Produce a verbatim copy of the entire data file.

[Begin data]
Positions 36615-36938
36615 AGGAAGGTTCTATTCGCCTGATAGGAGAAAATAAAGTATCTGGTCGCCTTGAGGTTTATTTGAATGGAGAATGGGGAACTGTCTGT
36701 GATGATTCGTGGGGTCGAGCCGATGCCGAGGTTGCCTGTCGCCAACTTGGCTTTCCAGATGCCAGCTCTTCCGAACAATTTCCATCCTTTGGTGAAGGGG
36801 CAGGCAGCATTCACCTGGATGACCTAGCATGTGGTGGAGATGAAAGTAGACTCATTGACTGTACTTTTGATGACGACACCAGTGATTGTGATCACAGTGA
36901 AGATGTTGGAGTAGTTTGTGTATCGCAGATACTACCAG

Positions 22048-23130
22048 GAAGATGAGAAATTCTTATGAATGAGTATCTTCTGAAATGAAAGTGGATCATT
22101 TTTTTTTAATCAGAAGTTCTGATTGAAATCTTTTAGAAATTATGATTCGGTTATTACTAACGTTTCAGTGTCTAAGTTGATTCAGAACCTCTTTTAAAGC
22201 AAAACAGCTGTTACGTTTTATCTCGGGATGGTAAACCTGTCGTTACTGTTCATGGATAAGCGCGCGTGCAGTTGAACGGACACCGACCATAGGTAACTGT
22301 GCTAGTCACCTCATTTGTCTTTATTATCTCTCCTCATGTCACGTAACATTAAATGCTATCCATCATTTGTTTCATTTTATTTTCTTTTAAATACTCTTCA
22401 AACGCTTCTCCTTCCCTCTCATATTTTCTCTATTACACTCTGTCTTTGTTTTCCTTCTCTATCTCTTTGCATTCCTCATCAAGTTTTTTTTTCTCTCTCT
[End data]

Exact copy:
Positions 36615-36938
36615 AGGAAGGTTCTATTCGCCTGATAGGAGAAAATAAAGTATCTGGTCGCCTTGAGGTTTATTTGAATGGAGAATGGGGAACTGTCTGT
36701 GATGATTCGTGGGGTCGAGCCGATGCCGAGGTTGCCTGTCGCCAACTTGGCTTTCCAGATGCCAGCTCTTCCGAACAATTTCCATCCTTTGGTGAAGGGG
36801 CAGGCAGCATTCACCTGGATGACCTAGCATGTGGTGGAGATGAAAGTAGACTCATTGACTGTACTTTTGATGACGACACCAGTGATTGTGATCACAGTGA
36901 AGATGTTGGAGTAGTTTGTGTATCGCAGATACTACCAG

Positions 22048-23130
22048 GAAGATGAGAAATTCTTATGAATGAGTATCTTCTGAAATGAAAGTGGATCATT
22101 TTTTTTTAATCAGAAGTTCTGATTGAAATCTTTTAGAAATTATGATTCGGTTATTACTAACGTTTCAGTGTCTAAGTTGATTCAGAACCTCTTTTAAAGC
22201 AAAACAGCTGTTACGTTTTATCTCGGGATGGTAAACCTGTCGTTACTGTTCATGGATAAGCGCGCGTGCAGTTGAACGGACACCGACCATAGGTAACTGT
22301 GCTAGTCACCTCATTTGTCTTTATTATCTCTCCTCATGTCACGTAACATTAAATGCTATCCATCATTTGTTTCATTTTATTTTCTTTTAAATACTCTTCA
22401 AACGCTTCTCCTTCCCTCTCATATTTTCTCTATTACACTCTGTCTTTGTTTTCCTTCTCTATCTCTTTGCATTCCTCATCAAGTTTTTTTTTCTCTCTCT